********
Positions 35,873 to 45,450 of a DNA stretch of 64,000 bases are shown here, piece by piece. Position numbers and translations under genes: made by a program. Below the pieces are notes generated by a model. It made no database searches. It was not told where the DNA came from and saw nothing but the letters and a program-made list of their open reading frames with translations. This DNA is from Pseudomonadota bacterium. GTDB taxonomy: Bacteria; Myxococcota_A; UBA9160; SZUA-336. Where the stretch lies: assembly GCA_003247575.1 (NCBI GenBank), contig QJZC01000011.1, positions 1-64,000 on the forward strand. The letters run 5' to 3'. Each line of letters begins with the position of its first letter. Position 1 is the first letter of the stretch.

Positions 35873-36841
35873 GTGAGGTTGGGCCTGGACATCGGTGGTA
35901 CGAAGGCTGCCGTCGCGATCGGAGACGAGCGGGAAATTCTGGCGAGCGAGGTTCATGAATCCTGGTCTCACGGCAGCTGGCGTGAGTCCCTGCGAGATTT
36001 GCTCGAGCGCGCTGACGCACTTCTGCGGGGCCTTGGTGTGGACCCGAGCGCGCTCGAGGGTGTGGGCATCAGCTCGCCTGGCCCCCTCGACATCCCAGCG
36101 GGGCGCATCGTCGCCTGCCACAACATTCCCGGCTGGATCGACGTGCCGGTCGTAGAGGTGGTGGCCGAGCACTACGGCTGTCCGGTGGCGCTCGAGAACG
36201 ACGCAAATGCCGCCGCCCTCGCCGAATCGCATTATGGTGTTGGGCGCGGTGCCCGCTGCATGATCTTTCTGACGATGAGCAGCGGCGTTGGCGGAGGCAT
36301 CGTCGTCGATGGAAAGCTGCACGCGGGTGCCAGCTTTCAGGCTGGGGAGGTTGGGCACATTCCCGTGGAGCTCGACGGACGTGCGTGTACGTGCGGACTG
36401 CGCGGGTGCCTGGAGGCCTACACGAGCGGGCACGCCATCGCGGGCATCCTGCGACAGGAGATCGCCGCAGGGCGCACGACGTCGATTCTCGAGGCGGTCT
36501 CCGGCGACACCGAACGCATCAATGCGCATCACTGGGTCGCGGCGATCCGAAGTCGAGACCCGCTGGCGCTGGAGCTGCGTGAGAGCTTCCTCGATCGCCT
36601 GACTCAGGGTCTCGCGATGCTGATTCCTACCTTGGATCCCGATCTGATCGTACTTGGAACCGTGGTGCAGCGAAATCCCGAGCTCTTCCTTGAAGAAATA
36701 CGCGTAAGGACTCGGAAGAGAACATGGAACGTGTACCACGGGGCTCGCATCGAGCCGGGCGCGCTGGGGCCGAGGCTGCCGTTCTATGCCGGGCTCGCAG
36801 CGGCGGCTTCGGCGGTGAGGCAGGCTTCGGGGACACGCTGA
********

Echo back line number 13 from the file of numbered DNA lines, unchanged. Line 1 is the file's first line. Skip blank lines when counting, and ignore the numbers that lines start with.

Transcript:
36801 CGGCGGCTTCGGCGGTGAGGCAGGCTTCGGGGACACGCTGA